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The team was able to introduce a non-uniform reduction reaction atmosphere to the growth of VO2 single crystal, breaking its crystal symmetry. The team discovered that the gradient phase transition regulation is realized in the highly symmetric radial direction of the single-crystalline nanowire, leading to the bi-directional bending of the nanowire with changes in temperature. The single-crystalline actuator not only maintains the outstanding actuation performance but also demonstrates excellent structural and chemical stability, which solves the problems of conventional VO2 actuators.

Their research was highly rated by reviewers. One peer reviewer said, “This manuscript will definitely be of significance and have an impact on the development of thermal actuators and the use of vanadium dioxide material as active element in such devices.” Another added “The authors have done a very good research work, and I am sure that this paper on single crystal VO2 actuators will be of high impact and heavily cited”.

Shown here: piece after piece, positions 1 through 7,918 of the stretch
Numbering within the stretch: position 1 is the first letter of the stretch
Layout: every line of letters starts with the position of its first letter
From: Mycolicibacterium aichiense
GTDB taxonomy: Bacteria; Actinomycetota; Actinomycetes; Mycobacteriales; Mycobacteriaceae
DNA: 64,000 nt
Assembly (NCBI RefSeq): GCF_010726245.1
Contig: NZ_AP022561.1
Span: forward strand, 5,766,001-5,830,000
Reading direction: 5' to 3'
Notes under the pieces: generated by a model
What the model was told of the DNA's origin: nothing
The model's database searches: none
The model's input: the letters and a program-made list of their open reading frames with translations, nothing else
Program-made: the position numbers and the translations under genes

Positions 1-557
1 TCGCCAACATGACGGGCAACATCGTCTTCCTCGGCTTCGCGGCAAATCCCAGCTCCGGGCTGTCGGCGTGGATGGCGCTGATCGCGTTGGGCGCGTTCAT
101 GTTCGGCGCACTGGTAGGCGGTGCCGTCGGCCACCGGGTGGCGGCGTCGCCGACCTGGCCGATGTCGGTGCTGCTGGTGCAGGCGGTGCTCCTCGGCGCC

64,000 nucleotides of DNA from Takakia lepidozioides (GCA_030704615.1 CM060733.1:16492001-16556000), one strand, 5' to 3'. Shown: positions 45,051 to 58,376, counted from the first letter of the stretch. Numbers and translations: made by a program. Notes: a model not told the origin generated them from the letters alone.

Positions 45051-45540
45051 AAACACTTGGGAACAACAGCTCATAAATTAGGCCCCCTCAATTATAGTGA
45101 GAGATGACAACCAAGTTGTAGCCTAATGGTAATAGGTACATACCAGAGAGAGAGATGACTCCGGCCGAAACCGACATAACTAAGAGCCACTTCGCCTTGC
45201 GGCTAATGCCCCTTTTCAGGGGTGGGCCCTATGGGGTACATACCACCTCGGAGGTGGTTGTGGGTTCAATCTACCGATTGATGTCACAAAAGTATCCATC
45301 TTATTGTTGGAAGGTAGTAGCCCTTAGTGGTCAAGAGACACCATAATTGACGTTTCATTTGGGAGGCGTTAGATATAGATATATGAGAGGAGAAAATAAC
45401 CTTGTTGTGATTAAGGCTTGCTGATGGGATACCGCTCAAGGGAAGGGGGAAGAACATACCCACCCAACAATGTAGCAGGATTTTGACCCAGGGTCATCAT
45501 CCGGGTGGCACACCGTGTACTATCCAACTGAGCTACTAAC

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Associate Professor Cheng Chun is the sole correspondent of the work. Southern University of Science and Technology is the first communication unit of the work; Shi Run, the first author of the thesis, was a 2012 undergraduate student of our school, who has since returned to SUSTech for his Ph.D. study under a joint SUSTech/Hong Kong University of Science and Technology (HKUST) program. He has published 19 papers and 6 first author papers, including 2 IF>10 papers. The materials characterization in this work was strongly supported by Materials Characterization and Preparation Center (MCPC) of SUSTech and Professor Wang Ning of HKUST. SUSTech undergraduate students Kong Dejun, Cai Nianzhen and Chen Pengcheng also participated in some related work.